broad repertory consists of short vignettes lasting 3 to 15 minutes each. The
variety of our work allows us to select pieces to to fit any venue. Although performances
are best enjoyed in fully equipped theaters, our shows lend themselves as well
to outdoor summer stages, school gyms, and minimally equipped theaters. We provide
technical staffing as needed. The company travels as a self-contained unit and
can set up a performance with as little as three electrical outlets and a 20-square-foot
playing area. Although we do bring minimal sound equipment with us, we prefer
to plug in to an existing system whenever possible.
10/ 11/ 01
Time to be announced
Gilmore Lane Elementary, Louisville, KY (Fables/Montage)
Time to be announced
Okolona Elementary, Louisville, KY (Fables/Montage)
10/ 26/ 01
Adams Mark Hotel Winston Salem, NC (Montage)
11/1/01 - 11/16/01
Times to be announced
Various schools, Mesa, AZ (27 shows of Fables/Montage)
9:00 am and 1:15 pm
E. M. Rollins Elementary, Henderson, NC (Fables/Montage
SILENT PARTNERS is pleased to be
a part of your cultural arts program. You may want your students simply to enjoy
the program and be free to draw their own conclusions about what they have seen.
If, however, you choose to use the performance as a basis for class discussion
or a writing exercise, the following discussion questions and activities are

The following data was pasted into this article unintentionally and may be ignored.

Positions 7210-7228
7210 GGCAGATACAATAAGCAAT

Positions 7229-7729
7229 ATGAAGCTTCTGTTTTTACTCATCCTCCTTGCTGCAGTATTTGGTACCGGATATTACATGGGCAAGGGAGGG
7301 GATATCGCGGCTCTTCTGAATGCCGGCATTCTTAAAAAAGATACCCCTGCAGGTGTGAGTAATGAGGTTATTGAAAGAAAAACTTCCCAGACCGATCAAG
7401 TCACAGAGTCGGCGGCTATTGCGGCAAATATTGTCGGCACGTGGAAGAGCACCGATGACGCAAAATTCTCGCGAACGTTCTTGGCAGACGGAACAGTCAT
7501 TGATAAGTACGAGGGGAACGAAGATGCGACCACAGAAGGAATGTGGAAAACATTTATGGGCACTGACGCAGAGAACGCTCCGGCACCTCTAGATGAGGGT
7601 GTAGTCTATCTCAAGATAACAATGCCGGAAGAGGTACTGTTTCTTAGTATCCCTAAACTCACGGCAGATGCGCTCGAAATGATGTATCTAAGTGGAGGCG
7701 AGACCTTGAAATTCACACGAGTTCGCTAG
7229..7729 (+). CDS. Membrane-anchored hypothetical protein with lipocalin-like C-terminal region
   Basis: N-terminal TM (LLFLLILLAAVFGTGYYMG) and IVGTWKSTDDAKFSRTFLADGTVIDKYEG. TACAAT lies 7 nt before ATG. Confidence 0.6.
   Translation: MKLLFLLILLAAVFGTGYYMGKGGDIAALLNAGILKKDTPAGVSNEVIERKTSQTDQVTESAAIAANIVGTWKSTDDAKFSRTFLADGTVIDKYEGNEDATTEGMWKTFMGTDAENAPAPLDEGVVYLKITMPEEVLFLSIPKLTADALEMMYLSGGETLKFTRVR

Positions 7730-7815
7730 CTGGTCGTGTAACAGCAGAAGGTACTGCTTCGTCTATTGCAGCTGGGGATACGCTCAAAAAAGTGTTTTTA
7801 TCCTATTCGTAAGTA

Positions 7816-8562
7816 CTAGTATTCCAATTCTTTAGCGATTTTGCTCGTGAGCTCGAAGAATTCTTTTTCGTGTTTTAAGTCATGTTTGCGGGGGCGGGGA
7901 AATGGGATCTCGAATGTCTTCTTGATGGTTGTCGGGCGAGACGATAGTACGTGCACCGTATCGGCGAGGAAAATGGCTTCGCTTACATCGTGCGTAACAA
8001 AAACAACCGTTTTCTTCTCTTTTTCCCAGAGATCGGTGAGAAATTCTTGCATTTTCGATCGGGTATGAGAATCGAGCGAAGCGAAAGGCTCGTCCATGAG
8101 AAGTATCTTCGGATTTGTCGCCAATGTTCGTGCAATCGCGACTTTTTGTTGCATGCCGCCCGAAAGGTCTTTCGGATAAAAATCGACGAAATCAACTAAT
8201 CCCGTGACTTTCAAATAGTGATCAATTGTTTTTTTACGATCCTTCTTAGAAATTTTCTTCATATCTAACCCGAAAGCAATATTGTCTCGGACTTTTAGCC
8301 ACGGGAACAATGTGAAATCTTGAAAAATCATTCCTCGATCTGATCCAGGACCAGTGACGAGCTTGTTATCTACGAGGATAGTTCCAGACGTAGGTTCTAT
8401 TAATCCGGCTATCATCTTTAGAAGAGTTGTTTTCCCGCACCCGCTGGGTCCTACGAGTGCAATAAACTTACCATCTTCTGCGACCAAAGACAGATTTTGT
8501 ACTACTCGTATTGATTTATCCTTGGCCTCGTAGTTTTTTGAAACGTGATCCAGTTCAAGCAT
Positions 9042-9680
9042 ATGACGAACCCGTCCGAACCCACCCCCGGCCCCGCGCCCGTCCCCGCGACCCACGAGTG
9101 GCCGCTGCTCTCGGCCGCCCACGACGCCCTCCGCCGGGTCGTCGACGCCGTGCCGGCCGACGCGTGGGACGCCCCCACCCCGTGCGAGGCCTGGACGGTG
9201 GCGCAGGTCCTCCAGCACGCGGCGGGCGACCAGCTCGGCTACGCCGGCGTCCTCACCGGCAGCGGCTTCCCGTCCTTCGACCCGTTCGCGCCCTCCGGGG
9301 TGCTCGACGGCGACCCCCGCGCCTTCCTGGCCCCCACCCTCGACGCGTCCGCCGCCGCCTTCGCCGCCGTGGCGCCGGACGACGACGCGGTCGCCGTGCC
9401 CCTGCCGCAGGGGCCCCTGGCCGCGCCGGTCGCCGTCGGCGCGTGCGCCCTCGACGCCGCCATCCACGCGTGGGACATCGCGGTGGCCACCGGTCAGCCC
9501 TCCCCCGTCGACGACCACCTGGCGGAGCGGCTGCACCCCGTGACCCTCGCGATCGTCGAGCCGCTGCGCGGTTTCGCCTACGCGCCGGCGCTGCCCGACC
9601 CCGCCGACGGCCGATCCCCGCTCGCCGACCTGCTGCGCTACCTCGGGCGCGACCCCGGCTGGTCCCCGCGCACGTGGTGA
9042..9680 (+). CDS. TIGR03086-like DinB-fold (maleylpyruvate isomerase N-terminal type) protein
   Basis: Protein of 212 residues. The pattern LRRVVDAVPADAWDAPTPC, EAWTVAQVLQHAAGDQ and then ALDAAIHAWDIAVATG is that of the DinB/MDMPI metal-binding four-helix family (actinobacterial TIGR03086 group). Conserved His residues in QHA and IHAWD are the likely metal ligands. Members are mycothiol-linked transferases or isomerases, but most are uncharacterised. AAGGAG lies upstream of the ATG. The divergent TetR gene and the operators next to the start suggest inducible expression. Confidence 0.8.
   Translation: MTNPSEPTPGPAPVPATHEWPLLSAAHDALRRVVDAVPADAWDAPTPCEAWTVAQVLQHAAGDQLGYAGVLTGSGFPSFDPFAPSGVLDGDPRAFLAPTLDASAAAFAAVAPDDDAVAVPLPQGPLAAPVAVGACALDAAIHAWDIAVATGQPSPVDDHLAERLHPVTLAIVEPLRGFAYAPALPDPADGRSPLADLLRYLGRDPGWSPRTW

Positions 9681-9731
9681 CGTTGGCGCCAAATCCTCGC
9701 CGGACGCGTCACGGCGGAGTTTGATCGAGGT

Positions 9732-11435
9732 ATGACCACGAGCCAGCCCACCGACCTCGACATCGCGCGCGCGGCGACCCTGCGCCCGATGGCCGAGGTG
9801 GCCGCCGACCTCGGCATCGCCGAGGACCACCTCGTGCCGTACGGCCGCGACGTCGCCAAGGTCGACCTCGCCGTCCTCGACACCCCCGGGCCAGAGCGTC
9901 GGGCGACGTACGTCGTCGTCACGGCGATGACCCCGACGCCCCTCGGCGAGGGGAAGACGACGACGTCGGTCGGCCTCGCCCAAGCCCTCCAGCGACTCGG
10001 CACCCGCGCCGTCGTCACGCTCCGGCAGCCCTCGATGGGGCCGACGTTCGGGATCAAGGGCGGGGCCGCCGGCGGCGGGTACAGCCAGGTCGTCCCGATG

intended to help you. Because we perform for a wide range of ages and interests,
we have tailored this guide for teachers of all grades.
General Discussion Questions
1. WHAT IS MIME?
A broad definition of the art of mime is "acting without speaking."
Mimes transform themselves into characters and act out situations using highly
stylized movements. They have to train their bodies like dancers and their minds
like actors. As an art form mime has been around a very long time. The ancient
Greeks performed mime in huge amphitheaters in front of thousands of people.
Without the technological ability to amplify their voices to their entire audience,
the actors used exaggerated movements and costuming to convey their meaning.
- We use mime in our daily interactions,
particularly when we are not allowed to speak. Ask students to mime looking
attentive for you!
- Challenge them to identify feelings
they express using only their bodies.
- Have students imitate someone's
walk or mime the stance of particular personality, a tough guy or a nervous
or enthusiastic person.
- Discuss the circumstances under
which mime would be useful.
2. WHAT IS MOVEMENT THEATER ?
Many mimes are also speaking actors, who often feel limited by either art form.
This feeling is what brought about a form of theater called movement theater,
whose performers are not limited by the silence of mime, or by the lack of physically
stylized expression of traditional theater. Movement theater encompasses mime,